Point mutations in normal lungs of smokers and non-smokers
Author(s)Sudo, Hiroko, 1977-
Massachusetts Institute of Technology. Biological Engineering Division.
William G. Thilly.
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It is a widely-held hypothesis that environmental mutagens play an essential role in human somatic and germinal cell mutagenesis. In particular, the finding of small amounts of chemical mutagens in cigarette smoke has led to the general hypothesis that mutagens in cigarette smoke induce oncomutations and thus account for the carcinogenic effect of cigarette smoking in human lungs. However, this hypothesis has not been tested by an assay of nuclear point mutations in lungs of smokers and nonsmokers. Mismatch amplification mutation assay (MAMA), an effective form of allele-specific PCR, was applied for detection of point mutations in TP53 bp742, bp746 and bp747, K-ras bp35 and HPRT bp508 from a total of 291 tracheal-bronchial epithelial sectors from six smokers and nine non-smokers, yielding 949 individual mutational assays. The conditions of MAMA for each target point mutations were optimized such that the sensitivity of each was equal to or below 10⁻⁵. Lung epithelial sectors of 2.3x10⁶ cells in average contained 0-200 mutant cells in general, equivalent to mutant fractions (MFs) of 0-10⁻⁴ with an exception of rare sectors with MF larger than 4x 10⁻⁴ (4.6%). Noticeably, the distributions of the MFs among sectors did not vary appreciably with the donor's smoking status. The mean MFs per lung were very similar between smokers and non-smokers for all five target mutations assayed (p >> 0.05). The mean MFs were slightly higher in females than males (p = 0.015). The mean MFs increased with age of the subjects although the correlation did not reach statistical significance due to large variances within the same age group. The distributions of MF among sectors of smokers and non-smokers did not differ significantly by Kolmogorov-Smirnov test(cont.) for all target mutations but HPRT. By using hypothetical turnover unit sizes and Poisson distribution, the turnover unit size of human tracheal bronchial epithelium was estimated as 64 cells (p = 0.05). These observations do not support the widely-held hypothesis that cigarette smoking causes lung cancer through its induction of point mutations in nuclear genes. The current findings demonstrate the necessity of investigation on alternative mechanisms for tobacco smoke in lung carcinogenesis.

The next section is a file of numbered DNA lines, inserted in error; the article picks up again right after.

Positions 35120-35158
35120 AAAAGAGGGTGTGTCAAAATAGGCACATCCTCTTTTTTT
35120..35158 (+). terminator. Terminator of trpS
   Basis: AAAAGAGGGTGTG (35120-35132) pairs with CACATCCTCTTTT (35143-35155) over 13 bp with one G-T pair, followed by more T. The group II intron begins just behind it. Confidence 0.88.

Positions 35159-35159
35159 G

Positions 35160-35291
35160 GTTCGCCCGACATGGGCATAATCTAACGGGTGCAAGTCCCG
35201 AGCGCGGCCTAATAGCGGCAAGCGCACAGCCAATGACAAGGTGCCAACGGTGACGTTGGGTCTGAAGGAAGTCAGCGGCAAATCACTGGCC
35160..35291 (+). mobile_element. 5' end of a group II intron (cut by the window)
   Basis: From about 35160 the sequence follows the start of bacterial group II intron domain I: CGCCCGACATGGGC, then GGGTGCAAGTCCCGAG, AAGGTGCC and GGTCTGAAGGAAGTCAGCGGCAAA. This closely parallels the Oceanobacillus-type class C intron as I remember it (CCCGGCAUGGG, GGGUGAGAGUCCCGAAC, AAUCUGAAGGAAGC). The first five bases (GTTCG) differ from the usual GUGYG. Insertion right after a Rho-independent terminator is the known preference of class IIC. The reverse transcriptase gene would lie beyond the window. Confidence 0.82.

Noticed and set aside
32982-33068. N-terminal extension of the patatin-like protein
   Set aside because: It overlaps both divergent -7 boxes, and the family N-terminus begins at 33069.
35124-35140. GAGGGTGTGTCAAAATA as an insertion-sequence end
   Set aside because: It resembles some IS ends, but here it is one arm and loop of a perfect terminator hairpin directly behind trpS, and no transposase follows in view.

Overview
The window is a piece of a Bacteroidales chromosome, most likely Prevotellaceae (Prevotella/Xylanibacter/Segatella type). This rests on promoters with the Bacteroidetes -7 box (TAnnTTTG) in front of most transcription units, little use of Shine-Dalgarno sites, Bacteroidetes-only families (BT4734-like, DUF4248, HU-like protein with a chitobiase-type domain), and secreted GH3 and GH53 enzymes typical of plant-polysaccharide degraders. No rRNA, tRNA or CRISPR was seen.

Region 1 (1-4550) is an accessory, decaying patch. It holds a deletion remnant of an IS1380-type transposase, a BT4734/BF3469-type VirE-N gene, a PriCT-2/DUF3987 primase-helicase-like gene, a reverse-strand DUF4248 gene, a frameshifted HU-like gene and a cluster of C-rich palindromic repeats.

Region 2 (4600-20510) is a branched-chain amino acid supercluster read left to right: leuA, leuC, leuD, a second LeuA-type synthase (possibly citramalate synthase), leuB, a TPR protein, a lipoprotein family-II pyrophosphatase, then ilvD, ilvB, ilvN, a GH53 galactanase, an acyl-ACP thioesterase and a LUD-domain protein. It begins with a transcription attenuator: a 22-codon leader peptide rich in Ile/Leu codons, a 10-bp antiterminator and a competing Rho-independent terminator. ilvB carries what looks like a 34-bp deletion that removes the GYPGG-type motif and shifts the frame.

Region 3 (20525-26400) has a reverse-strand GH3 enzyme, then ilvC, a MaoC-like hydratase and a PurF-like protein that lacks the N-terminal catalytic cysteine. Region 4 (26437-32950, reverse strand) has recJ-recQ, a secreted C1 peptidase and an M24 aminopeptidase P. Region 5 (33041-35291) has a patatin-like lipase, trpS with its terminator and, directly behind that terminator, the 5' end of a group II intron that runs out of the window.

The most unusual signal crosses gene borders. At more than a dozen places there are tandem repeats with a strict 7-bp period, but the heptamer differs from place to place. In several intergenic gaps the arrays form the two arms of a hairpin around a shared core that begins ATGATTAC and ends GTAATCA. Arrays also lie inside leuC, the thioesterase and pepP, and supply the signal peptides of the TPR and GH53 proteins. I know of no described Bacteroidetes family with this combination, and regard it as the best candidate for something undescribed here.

Thesis (Ph. D. in Genetic Toxicology)--Massachusetts Institute of Technology, Biological Engineering Division, 2004.This electronic version was submitted by the student author. The certified thesis is available in the Institute Archives and Special Collections.Includes bibliographical references (p. 139-161).
DepartmentMassachusetts Institute of Technology. Biological Engineering Division.
Massachusetts Institute of Technology
Biological Engineering Division.